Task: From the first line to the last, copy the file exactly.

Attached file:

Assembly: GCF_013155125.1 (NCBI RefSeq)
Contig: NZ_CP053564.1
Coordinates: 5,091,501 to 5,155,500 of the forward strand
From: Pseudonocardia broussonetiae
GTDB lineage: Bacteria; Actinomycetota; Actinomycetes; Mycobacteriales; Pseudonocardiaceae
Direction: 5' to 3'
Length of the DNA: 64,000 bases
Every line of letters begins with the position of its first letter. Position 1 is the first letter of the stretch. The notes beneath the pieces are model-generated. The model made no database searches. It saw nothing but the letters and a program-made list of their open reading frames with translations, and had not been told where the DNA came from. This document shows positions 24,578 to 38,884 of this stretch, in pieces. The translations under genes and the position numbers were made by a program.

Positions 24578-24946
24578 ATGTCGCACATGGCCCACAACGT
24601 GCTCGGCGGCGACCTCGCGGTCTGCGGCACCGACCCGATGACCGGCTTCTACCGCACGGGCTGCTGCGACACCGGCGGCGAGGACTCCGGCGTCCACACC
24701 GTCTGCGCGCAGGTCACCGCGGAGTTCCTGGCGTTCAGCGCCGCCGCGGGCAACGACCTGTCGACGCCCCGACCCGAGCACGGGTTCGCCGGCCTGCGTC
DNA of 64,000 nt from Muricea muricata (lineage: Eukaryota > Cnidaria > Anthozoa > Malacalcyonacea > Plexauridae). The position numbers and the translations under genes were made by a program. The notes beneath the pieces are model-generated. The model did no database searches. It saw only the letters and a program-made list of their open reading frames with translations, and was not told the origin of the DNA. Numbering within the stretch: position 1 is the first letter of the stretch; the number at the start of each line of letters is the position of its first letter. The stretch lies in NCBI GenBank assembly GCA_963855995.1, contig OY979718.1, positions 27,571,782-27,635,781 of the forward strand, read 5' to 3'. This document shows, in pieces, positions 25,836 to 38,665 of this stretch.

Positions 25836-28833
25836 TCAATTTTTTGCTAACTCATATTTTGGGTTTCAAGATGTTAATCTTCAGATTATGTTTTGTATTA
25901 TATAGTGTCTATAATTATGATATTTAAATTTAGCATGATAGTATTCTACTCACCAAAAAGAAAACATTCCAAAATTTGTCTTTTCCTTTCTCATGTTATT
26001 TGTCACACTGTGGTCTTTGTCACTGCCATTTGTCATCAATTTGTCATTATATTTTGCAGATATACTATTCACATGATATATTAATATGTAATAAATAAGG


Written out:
Assembly: GCF_013155125.1 (NCBI RefSeq)
Contig: NZ_CP053564.1
Coordinates: 5,091,501 to 5,155,500 of the forward strand
From: Pseudonocardia broussonetiae
GTDB lineage: Bacteria; Actinomycetota; Actinomycetes; Mycobacteriales; Pseudonocardiaceae
Direction: 5' to 3'
Length of the DNA: 64,000 bases
Every line of letters begins with the position of its first letter. Position 1 is the first letter of the stretch. The notes beneath the pieces are model-generated. The model made no database searches. It saw nothing but the letters and a program-made list of their open reading frames with translations, and had not been told where the DNA came from. This document shows positions 24,578 to 38,884 of this stretch, in pieces. The translations under genes and the position numbers were made by a program.

Positions 24578-24946
24578 ATGTCGCACATGGCCCACAACGT
24601 GCTCGGCGGCGACCTCGCGGTCTGCGGCACCGACCCGATGACCGGCTTCTACCGCACGGGCTGCTGCGACACCGGCGGCGAGGACTCCGGCGTCCACACC
24701 GTCTGCGCGCAGGTCACCGCGGAGTTCCTGGCGTTCAGCGCCGCCGCGGGCAACGACCTGTCGACGCCCCGACCCGAGCACGGGTTCGCCGGCCTGCGTC
DNA of 64,000 nt from Muricea muricata (lineage: Eukaryota > Cnidaria > Anthozoa > Malacalcyonacea > Plexauridae). The position numbers and the translations under genes were made by a program. The notes beneath the pieces are model-generated. The model did no database searches. It saw only the letters and a program-made list of their open reading frames with translations, and was not told the origin of the DNA. Numbering within the stretch: position 1 is the first letter of the stretch; the number at the start of each line of letters is the position of its first letter. The stretch lies in NCBI GenBank assembly GCA_963855995.1, contig OY979718.1, positions 27,571,782-27,635,781 of the forward strand, read 5' to 3'. This document shows, in pieces, positions 25,836 to 38,665 of this stretch.

Positions 25836-28833
25836 TCAATTTTTTGCTAACTCATATTTTGGGTTTCAAGATGTTAATCTTCAGATTATGTTTTGTATTA
25901 TATAGTGTCTATAATTATGATATTTAAATTTAGCATGATAGTATTCTACTCACCAAAAAGAAAACATTCCAAAATTTGTCTTTTCCTTTCTCATGTTATT
26001 TGTCACACTGTGGTCTTTGTCACTGCCATTTGTCATCAATTTGTCATTATATTTTGCAGATATACTATTCACATGATATATTAATATGTAATAAATAAGG